Editor’s note: Michael Ackley’s columns may include satire and parody based on current events, and thus mix fact with fiction. He assumes informed readers will be able to tell which is which.

It is only natural for defenders of government programs to cite the wondrous results of taxpayer largesse.

Sometimes the identity of the defenders is surprising. For example, Nat Hentoff stands up for the federal funding of public broadcasting. I admire Nat Hentoff. He is a peerless defender of the Constitution in general and the First Amendment in particular.

But I can’t buy his arguments in favor of publicly financed media. He cites such fine programs as the Public Broadcasting System’s “Frontline,” which he praises as a program that “singularly continues – and often exceeds – the penetrating journalism standards of CBS’ Edward R. Murrow.” He calls the program “utterly free of political correctness.”

He notes as well the PBS series on John Adams “that should have been shown and studies in every school in this country.” And he says he knows “of no other news source equal to [National Public Radio] in tracking government … contempt for our Fourth Amendment protections … ”

The columnist’s arguments were amplified in a recent Washington Post article by public radio executives Laura R. Walker and Jaclyn Sallee, who claimed that CPB acted “as a journalistic firewall between the government that provides … funding and the public media journalism it funds.”

They wrote, “Public radio and television stations are important sources of information in their communities. This is all the more significant given the contraction in journalism.” And, like Hentoff, they cite great works of public broadcasting, like programs on “Acadian country fiddling shared by communities in Maine and Louisiana” and “independent music scenes in Seattle, Minneapolis and Philadelphia. …”

“Public broadcasting,” they say, “belongs to the American people.”

And so it goes with any threatened government program. Once established, such programs develop constituencies. It doesn’t matter if you’re talking about public broadcasting or midnight basketball. Threaten to cut the funding and out come either the lists of accomplishments or stories of the pathetic beneficiaries whose lives will be destroyed by program cuts.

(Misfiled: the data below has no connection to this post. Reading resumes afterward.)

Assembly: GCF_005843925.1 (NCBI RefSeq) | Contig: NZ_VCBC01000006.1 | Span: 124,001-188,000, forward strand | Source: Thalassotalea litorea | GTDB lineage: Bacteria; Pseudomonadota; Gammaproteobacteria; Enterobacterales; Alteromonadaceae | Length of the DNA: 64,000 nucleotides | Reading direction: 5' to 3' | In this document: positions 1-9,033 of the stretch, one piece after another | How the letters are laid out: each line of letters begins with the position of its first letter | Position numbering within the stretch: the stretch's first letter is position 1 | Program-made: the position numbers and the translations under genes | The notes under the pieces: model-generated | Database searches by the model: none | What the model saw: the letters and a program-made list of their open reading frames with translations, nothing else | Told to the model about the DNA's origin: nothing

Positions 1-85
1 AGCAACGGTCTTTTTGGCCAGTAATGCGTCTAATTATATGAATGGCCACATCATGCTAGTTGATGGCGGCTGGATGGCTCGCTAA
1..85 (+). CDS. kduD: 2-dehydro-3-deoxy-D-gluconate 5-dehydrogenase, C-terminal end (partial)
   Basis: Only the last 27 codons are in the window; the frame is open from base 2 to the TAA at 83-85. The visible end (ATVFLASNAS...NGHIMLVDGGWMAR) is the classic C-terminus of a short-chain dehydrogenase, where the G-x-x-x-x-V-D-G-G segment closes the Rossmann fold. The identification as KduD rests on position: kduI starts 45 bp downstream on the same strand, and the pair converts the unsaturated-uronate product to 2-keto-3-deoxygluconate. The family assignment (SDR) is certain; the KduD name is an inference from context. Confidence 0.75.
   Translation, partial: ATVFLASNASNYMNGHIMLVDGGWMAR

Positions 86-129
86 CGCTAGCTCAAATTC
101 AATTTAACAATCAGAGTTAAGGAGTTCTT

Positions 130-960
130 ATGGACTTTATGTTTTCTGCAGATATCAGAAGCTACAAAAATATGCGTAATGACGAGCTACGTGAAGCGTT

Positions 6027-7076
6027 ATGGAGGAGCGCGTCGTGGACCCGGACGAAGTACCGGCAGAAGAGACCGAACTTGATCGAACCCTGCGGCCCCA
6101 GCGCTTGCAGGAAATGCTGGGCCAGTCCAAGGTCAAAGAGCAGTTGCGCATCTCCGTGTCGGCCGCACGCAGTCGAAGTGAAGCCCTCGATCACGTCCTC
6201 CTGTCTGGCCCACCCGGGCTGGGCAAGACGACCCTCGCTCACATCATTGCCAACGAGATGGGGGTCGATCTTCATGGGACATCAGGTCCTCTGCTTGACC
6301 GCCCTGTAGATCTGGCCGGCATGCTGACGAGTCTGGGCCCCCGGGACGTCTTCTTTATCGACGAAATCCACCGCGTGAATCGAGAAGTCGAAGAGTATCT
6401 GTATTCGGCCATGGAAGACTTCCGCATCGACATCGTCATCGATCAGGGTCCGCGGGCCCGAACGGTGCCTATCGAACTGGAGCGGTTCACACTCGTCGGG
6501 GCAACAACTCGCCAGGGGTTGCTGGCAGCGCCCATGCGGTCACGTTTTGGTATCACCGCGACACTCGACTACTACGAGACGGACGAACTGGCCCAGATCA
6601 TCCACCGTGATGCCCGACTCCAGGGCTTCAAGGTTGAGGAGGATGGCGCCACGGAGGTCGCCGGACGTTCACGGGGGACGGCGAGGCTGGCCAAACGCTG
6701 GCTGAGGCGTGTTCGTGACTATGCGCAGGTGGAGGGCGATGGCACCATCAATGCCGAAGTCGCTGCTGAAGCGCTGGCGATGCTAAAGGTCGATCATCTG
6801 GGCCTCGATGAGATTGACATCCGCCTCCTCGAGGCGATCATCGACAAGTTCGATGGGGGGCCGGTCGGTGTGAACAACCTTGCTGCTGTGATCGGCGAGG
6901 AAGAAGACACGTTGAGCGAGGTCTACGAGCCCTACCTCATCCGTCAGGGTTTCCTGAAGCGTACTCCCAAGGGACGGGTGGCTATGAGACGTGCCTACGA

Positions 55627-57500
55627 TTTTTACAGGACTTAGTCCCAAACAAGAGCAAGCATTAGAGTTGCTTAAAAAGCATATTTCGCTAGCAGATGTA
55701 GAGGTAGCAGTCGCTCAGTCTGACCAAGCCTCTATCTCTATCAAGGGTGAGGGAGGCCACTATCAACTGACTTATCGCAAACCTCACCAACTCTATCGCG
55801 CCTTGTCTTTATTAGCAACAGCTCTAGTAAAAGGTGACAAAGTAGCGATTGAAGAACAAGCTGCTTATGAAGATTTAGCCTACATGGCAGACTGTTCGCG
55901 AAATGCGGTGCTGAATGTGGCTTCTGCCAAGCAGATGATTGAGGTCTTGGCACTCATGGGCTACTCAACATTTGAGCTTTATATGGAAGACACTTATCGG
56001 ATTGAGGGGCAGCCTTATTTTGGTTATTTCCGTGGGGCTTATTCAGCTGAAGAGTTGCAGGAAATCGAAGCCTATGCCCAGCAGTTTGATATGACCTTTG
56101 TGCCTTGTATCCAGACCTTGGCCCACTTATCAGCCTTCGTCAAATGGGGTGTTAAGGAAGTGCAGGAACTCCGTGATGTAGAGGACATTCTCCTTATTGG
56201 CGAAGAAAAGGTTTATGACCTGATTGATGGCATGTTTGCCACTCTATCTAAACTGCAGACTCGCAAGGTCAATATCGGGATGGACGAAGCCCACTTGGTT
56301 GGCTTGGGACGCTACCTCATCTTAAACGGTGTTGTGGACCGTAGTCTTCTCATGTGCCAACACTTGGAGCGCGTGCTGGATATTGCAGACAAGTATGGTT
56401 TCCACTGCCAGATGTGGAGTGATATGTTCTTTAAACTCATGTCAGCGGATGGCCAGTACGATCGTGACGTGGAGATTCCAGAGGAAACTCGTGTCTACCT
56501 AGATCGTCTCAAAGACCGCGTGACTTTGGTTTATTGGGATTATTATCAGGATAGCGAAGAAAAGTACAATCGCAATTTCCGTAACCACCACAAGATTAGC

But publicly financed media exist – always – under the peril of becoming part of a “ministry of propaganda.” The firing of NPR’s Juan Williams gave ample evidence of this. The impulse to censor can be suppressed for a time, but ultimately will appear.

As for the “contraction in journalism,” there isn’t any. As the old media – particularly print newspapers – languish, the new media burgeon. That you are reading this is proof of the fact. The only media that truly “belong to the American people” are those unattached to the government umbilicus.

About free speech: The Washington Post weighed in on a case in the Golden State, saying members of the Muslim Student Union should not be prosecuted for disrupting a lecture at the University of California, Irvine.

The Post gets our Soft-Boiled Egghead Award for editorializing that the students, already disciplined by the university, should get off with a warning because “no threats were uttered, no violence ensued and each of the protesters appeared to exit the hall without resistance when campus security approached.”

One must assume the editors of the Post would be similarly lenient if non-violent demonstrators blocked their loading dock.

Come to think of it, Soft-Boiled Egghead honors could be shared with Los Angeles Times columnist Steve Lopez, who defended protesters who blocked traffic to express disapproval of laws affecting illegal aliens.

Lopez asked, “Should anyone have to spend a single day in jail for participating in the proud American tradition of nonviolent civil disobedience.” Clearly, he forgot that our martyred exponent of civil disobedience, Dr. Martin Luther King Jr., taught that even nonviolent lawbreaking carried consequences, and arrested demonstrators should accept those consequences without complaint.

It’s back: Once again California’s Legislature is contemplating a law that would force public schools to tell children about the sexual proclivities of various historical figures. Make that, the sexual proclivities of homosexual historical figures.

Why anybody’s sexual appetites should pollute a public-school curriculum is beyond me. Further, the bill is problematic because there is a propensity in the homophile community to attribute divergent “lifestyles” to every noble or accomplished historical figure, from George Washington to Albert Einstein.

However, if this bill must become law, let it at least mandate some balance. E.G., Discussion of World War II should note the homosexuality of Adolph Hitler’s Brown Shirts, and speculation that Hitler himself was at least “questioning.”

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